Our knowledgeable DUI legal professionals are aware of the the inner workings of the Santa Ana neighborhood DUI laws. If you have been arrested with a first time or multiple DUI criminal offense in the Santa Ana area, contact us for a free discussion about your DUI charges.
We are a full-service criminal defense law firm with a particular emphasis on DUI defense and traffic-related incidents. Below you’ll find a few of the common reasons we see people coming into our office. If you’ve been charged with a crime in the Los Angeles area, our team can help.
Santa Ana DUI Charges
Representing individuals arrested for Driving Under the Influence makes up the majority of our law practice. Our lawyers represent people in state court and before the Administrative Driver License Revocation Office (ADLRO) to help them retrieve their suspended license and avoid serious criminal penalties. See our DUI offenses page for more information.
Excessive speed is defined as either driving 30 miles per hour or more over the posted speed limit, or driving 80 miles per hour or more regardless of the speed limit. Persons convicted of excessive speeding face suspension or revocation of their license from 30 days to one year and fines from $500 to $1,000, depending upon whether it is their first, second, third, or greater offense. Perhaps even more significant is the fact that a conviction for excessive speed appears on your record as a criminal conviction, whereas a citation for a regular speeding ticket does not. Even if you have been charged with excessive speeding, it is sometimes possible to have the actual violation lowered to a regular speeding ticket.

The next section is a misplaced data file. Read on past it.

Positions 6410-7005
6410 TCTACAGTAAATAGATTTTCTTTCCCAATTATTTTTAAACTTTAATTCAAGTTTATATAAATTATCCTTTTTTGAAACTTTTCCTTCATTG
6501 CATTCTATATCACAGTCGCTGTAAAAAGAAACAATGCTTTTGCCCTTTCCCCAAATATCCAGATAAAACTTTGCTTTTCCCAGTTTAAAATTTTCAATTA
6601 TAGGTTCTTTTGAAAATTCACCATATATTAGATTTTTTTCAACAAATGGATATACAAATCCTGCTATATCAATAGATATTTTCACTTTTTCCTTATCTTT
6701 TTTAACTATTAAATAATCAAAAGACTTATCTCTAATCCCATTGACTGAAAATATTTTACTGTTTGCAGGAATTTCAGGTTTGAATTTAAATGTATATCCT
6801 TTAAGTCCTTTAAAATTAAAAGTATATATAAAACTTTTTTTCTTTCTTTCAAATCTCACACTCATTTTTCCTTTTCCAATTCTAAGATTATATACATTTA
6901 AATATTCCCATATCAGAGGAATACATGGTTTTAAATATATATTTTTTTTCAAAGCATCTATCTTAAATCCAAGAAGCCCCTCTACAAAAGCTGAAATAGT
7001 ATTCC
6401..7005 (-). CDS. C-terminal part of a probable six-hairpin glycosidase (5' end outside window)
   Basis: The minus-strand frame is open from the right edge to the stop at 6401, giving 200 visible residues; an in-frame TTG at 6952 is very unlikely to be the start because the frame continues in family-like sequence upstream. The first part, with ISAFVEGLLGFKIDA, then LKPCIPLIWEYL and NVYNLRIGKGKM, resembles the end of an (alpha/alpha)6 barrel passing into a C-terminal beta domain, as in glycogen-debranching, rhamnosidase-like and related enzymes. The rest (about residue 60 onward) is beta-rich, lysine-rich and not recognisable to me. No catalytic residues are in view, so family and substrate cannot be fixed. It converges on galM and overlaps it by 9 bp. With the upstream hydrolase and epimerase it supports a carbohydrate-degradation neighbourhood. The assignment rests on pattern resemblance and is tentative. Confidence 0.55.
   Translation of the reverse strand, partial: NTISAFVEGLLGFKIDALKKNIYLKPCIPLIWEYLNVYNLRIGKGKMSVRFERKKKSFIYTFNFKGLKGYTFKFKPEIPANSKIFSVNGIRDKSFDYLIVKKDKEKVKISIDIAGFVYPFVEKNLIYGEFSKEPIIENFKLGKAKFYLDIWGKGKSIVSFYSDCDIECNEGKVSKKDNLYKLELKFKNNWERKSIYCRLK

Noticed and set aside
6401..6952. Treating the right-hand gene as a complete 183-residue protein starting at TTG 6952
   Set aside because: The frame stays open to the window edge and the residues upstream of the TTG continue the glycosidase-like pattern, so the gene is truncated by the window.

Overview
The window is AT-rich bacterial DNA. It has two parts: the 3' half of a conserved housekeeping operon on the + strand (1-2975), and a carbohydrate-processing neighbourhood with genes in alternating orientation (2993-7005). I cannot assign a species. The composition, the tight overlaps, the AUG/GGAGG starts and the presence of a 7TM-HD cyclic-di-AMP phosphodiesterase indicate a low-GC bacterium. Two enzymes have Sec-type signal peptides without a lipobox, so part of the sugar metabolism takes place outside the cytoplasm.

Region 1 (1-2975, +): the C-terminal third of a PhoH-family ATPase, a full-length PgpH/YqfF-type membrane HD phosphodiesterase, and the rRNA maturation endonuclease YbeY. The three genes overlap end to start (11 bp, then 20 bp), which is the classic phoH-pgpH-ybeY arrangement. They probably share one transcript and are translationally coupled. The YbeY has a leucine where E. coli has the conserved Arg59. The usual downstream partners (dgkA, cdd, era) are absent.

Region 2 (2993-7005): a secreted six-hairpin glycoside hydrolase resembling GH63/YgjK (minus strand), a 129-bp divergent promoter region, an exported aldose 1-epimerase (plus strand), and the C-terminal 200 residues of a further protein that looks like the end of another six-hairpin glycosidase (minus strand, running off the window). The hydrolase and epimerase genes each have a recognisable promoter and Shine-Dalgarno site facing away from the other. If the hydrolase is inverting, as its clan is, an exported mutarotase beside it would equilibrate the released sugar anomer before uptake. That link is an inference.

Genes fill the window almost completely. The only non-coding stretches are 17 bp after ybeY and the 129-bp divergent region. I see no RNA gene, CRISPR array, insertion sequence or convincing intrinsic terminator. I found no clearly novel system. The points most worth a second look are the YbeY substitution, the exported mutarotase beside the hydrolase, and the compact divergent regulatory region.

The rules for commercial driver's licenses are even stricter. A commercial driver can be cited for excessive speeding for driving fifteen miles per hour or more above the posted speed limit. Two such convictions disqualifies the driver from driving a commercial motor vehicle for at least sixty days; three convictions in a three-year period equals a 120 day disqualification.
Generally speaking, misdemeanors are punishable by fines or imprisonment of less than one year. Certain behavior which is punishable by fine is not considered a crime at all, but is more properly classified as an infraction. For instance, a regular speeding ticket will not result in a criminal conviction. Even having misdemeanors on your record can impact your ability to gain employment and enjoy other civil benefits.
Felonies are generally punishable by imprisonment of more than one year, although this does not mean that the conviction of a felony will automatically result in imprisonment of more than one year. Punishment could still be a prison sentence of less than one year or a fine, deferred sentencing, probation, or other alternative.
Individuals convicted of felonies lose their right to vote during incarceration. The loss of or infringement on rights, privileges, and civil liberties suffered by convicted felons can be severe and hamper the individual's ability to resume a normal life. Contact our law firm and ensure your rights are well represented.